As a child in Bangor, Maine in 1824, Jenny Hager, daughter of the town drunk Tim, has as her sole playmate Ephraim Poster, the son of Isaiah, the storekeeper. Jenny, whose mother abandoned her as a baby, is a difficult girl, with a high opinion of herself. Several years later, she has grown into a beautiful woman and Ephraim has gone away to school in England. When a boatload of sailors docks, Jenny sets her sights on the captain, and Isaiah, a widower who is attracted to Jenny, tells Tim that his daughter is consorting with sailors. Accusing Jenny of behaving like her mother, Tim beats her, then collapses and dies. Jenny runs to Isaiah's house for help, and while his housekeeper bathes her wounds, the town elders decide to marry her to the wealthy Isaiah. Jenny agrees to the marriage, but soon after the marriage writes Ephraim a seductive letter persuading him to come home. Jenny then asks proper Meg Saladine to teach her to act like a lady. When the minister asks his wealthy congregation for money to enlarge the church, none will give until Jenny offers $1,000 of her husband's money and the other wives follow suit, ensuring Jenny's reputation as a devout woman. After Ephraim returns, Isaiah jealously tries to drive him away, but Jenny persuades her husband to let him stay. She then carefully makes sure that Ephraim falls in love with her. When Isaiah falls ill, Jenny devotedly cares for him, but after he recovers, she becomes hysterical because she had secretly planned to marry Ephraim and live on Isaiah's money. When trouble breaks out in town among the lumberjacks, John Evered, Isaiah's foreman and Meg's fiancé, helps quell the fighting. Jenny is immediately infatuated with John and invites him and Meg to dinner that evening. Soon, however, John returns to the woods, and Isaiah decides to visit his holdings there. He insists that Ephraim accompany him on the canoe trip, even though Ephraim is terrified of the water. Before they leave, Jenny suggests that Ephraim arrange for his father's death on the trip. After Ephraim accidentally upsets the canoe and Isaiah drowns, Jenny forbids him to enter the house and drives him to drink. She then takes over the management of her dead husband's properties and promotes John to a job in town. A drunken Ephraim tries to tell the townspeople the truth about Jenny, but they are now convinced that she is a respectable woman and do not believe him. John questions Ephraim carefully about his accusations and then suggests that Jenny confront Ephraim and prove her innocence. When John and Jenny arrive at Ephraim's cabin, however, he has hanged himself. While John cuts down the body, Jenny scares away their horses, and they are forced to stay all night together in the cabin. Soon Jenny and John are married. The marriage is happy, although Jenny discovers that she is unable to have children. When Lincoln Pittridge, a revivalist preacher, proclaims that an evil woman cannot reproduce, Jenny believes that he can see into her soul and tells John that Ephraim's stories about her were true. This is too much for John, and he leaves her. The next morning Jenny finds him in the country with Meg. Although John has told Meg that he intends to return to Jenny because he loves her, Jenny tries to run them over in a jealous fit and is thrown over a cliff to her death. +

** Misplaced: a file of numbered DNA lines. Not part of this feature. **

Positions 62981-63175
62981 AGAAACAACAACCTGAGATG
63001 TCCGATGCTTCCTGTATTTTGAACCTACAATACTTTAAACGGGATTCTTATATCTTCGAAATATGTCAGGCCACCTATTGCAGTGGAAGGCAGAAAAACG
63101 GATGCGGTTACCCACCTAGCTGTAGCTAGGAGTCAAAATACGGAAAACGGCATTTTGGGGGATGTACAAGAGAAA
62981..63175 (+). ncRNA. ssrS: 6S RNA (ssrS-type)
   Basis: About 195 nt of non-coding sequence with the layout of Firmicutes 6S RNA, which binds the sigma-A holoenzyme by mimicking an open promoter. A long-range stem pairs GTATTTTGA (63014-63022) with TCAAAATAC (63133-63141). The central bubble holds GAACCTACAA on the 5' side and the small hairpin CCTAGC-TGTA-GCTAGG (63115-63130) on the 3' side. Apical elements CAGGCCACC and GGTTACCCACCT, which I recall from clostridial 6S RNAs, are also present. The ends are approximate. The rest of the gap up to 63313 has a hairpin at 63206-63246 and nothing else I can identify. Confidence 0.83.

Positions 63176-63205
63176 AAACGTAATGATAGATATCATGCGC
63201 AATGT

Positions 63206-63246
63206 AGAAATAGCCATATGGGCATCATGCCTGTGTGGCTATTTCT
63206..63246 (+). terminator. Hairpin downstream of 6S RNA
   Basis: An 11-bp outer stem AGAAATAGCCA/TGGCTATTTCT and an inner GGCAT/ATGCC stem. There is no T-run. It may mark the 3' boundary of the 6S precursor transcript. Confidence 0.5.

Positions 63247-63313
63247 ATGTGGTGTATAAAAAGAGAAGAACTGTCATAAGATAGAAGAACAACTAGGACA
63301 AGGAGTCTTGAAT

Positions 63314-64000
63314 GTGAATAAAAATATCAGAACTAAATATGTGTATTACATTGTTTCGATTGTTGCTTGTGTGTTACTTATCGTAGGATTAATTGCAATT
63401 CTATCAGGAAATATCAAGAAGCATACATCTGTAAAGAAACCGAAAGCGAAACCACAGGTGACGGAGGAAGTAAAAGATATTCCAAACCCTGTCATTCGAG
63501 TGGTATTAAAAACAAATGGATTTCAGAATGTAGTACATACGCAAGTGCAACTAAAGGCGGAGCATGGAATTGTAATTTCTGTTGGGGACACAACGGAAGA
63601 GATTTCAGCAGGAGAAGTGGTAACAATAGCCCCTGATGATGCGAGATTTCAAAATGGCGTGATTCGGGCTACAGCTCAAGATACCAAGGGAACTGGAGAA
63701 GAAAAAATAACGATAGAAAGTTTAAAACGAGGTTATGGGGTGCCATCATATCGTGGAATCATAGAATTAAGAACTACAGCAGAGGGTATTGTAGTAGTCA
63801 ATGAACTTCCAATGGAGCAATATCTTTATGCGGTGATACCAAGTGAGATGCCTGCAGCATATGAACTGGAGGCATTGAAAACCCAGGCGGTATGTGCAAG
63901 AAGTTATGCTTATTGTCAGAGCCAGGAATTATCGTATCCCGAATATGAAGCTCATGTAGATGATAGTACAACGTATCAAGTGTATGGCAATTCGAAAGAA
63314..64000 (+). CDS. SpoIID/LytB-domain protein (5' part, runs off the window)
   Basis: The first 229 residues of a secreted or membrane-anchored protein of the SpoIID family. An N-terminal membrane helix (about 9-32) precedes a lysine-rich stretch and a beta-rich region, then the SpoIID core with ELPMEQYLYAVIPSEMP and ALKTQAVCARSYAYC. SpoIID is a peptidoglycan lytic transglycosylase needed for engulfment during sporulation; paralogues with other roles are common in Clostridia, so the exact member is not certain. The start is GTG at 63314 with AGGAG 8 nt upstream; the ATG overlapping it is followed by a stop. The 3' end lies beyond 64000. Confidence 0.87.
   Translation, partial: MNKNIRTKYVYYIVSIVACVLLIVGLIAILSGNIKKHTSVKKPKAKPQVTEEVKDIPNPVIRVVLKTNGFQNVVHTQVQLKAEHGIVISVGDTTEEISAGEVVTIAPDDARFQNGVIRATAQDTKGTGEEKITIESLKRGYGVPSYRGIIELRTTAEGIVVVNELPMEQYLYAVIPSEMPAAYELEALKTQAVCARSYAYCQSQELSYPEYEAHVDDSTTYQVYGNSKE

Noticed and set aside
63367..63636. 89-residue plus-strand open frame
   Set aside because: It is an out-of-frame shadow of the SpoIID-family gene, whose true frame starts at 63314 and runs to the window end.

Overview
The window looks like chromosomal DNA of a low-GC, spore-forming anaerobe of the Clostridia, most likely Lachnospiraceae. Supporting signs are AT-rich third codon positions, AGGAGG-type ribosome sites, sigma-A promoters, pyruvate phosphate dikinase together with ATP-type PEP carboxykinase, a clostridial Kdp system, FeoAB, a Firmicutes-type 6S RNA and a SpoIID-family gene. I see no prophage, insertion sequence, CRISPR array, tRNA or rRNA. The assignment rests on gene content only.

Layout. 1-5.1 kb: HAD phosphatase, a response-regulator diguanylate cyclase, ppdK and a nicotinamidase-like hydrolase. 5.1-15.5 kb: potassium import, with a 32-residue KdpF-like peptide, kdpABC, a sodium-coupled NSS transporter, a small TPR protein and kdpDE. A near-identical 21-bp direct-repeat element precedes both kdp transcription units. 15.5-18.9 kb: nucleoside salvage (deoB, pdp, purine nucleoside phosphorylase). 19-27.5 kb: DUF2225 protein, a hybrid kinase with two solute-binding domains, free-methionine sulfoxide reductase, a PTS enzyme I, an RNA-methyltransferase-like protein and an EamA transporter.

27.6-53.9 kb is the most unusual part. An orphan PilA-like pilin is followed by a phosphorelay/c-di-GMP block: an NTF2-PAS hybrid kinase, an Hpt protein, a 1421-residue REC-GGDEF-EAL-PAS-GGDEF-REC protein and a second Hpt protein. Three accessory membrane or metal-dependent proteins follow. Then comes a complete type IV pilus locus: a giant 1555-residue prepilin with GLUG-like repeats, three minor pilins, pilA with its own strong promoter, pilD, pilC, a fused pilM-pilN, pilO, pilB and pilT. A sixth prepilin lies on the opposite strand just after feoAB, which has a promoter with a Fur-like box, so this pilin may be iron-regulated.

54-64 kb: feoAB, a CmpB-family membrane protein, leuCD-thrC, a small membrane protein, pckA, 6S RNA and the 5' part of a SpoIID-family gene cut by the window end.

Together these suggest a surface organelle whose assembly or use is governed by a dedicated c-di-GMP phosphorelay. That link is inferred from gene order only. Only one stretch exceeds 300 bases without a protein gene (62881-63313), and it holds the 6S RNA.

Legend
Viewed by AFI
Partially Viewed
Offscreen Credit
Name Occurs Before Title
AFI Life Achievement Award

TOP SEARCHES

CASABLANCA

During World War II, Casablanca, Morocco is a waiting point for throngs of desperate refugees fleeing Nazi-occupied Europe. Exit visas, which are necessary to leave the country, are at ... >>

CITIZEN KANE

Seventy-year-old newspaper tycoon Charles Foster Kane dies in his palatial Florida home, Xanadu, after uttering the single word “Rosebud.” While watching a newsreel summarizing the years during which Kane ... >>

REAR WINDOW

Laid up with a broken leg during the height of summer, renowned New York magazine photographer L. B. “Jeff” Jeffries enters his last week of home confinement, bored and ... >>

RAGING BULL

In 1941, at a boxing match in Cleveland, Ohio, pandemonium breaks out when Jake La Motta, an up-and-coming young boxer, loses a decision to Jimmy Reeves, suffering his first ... >>

CITY LIGHTS

At an outdoor dedication ceremony, a tramp is discovered sleeping in the arms of a statue as it is being unveiled before a crowd. He is chased into ... >>

The American Film Institute is grateful to Sir Paul Getty KBE and the Sir Paul Getty KBE Estate for their dedication to the art of the moving image and their support for the AFI Catalog of Feature Films and without whose support AFI would not have been able to achieve this historical landmark in this epic scholarly endeavor.